Don Pablo Edronkin

Survival tips: nuclear attacks (XVI).

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The effect of a nuclear explosion, taking aside radiation, is similar to that caused by a conventional device, albeit on a much larger scale. The destructive power of a nuclear device is measured as follows: Tonnes: one 'Ton' is equivalent to the energy dissipated by the explosion of 1.000 kilograms of TNT, a widely used military and industrial explosive. Kilotonnes: equivalent to one thousand tonnes. Megatonnes: equivalent to 1.000 kilotonnes.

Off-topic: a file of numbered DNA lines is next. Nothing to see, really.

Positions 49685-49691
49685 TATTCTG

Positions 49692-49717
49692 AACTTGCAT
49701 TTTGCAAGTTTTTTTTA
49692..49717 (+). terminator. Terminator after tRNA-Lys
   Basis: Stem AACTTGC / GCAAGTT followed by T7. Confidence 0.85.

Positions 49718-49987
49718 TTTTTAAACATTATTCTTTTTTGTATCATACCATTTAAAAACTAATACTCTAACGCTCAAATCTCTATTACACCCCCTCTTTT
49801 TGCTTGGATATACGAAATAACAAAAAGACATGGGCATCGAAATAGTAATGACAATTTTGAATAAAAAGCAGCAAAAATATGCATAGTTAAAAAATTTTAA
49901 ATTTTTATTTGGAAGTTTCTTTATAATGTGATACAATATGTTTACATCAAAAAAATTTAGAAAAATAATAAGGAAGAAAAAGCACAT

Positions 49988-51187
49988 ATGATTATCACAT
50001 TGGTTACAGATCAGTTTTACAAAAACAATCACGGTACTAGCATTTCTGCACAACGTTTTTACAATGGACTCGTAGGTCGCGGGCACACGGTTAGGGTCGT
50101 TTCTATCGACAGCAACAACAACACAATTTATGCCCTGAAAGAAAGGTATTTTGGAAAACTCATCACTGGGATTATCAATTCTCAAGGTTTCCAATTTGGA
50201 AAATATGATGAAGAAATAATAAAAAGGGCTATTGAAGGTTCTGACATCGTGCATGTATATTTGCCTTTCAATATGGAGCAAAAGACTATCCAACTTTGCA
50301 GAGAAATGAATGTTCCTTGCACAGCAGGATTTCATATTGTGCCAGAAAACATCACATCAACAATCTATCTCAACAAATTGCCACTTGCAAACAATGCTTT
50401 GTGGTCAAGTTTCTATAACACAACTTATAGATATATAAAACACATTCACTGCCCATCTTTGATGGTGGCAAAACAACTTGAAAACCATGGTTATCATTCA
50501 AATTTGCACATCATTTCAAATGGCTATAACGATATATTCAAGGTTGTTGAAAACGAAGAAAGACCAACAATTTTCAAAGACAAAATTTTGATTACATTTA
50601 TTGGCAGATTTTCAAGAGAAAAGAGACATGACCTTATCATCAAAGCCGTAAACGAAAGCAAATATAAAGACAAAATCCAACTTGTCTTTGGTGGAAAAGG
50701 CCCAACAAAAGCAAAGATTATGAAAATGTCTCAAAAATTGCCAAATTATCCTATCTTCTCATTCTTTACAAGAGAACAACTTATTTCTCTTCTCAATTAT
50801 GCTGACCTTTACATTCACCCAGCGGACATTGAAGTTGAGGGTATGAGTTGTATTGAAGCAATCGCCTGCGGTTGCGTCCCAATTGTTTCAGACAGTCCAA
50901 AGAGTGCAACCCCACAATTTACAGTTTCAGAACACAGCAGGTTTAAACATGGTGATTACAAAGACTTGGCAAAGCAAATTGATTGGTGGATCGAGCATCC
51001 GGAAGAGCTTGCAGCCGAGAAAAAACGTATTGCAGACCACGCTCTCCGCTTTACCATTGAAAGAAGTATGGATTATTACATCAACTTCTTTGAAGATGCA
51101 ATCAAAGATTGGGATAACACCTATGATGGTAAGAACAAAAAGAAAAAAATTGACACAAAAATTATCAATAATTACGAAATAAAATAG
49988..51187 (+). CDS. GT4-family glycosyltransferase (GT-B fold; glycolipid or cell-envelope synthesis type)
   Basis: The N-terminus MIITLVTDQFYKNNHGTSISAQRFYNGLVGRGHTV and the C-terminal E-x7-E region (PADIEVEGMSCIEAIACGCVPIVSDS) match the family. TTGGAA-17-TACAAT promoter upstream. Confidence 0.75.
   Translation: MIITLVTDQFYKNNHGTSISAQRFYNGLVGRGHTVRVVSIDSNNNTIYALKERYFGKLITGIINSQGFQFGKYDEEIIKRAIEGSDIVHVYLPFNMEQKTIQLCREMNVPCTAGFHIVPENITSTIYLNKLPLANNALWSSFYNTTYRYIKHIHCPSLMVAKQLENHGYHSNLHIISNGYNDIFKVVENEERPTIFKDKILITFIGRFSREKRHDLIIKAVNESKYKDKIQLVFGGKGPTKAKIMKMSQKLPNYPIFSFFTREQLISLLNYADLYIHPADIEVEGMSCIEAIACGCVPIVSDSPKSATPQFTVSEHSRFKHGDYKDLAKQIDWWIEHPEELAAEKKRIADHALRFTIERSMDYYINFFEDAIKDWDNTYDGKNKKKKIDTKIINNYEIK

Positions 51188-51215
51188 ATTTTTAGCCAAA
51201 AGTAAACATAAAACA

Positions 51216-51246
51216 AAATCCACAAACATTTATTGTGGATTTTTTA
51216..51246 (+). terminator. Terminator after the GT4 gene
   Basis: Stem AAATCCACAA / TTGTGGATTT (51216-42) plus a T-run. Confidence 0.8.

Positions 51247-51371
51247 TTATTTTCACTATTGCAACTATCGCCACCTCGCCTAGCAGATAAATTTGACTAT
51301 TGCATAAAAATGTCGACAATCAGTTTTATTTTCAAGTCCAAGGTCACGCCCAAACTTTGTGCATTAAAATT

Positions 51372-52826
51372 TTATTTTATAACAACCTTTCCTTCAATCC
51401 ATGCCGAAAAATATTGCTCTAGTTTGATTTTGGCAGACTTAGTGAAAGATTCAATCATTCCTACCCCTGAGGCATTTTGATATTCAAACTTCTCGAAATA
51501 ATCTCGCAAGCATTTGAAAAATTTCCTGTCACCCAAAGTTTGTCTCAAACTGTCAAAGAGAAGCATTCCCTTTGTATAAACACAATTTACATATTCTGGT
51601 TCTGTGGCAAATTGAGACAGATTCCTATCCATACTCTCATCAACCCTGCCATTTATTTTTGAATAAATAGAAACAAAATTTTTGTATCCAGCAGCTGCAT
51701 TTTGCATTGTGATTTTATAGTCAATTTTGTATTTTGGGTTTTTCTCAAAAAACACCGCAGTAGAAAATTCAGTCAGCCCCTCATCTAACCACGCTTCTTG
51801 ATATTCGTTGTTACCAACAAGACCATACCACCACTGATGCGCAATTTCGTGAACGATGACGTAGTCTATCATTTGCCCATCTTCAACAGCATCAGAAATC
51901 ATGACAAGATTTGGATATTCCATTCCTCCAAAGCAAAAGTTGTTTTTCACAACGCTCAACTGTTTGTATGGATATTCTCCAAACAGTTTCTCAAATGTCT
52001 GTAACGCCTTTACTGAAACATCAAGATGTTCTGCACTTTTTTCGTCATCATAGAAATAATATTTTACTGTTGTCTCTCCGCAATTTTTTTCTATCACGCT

As everything occurs in a larger scale, some phenomena that are usually hard to detect during a conventional explosion, during a nuclear attack they become more significant. For example, there are actually two 'shock waves' and a secondary, particular effect to be considered: The true shock wave, transmitted through the air. A counter wave, inverse to the initial shock wave, cause by the suction of air that originates in ground-zero. The explosion increases the temperature of the air in the zone, this heated gas raises, causing a very low pressure bubble in the atmosphere, and this, in turn, sucks violently air back to the zone above the destroyed target. An electromagnetic pulse or EMP, that destroys all electronic equipment which is not adequately protected by means such as a Faraday cage.

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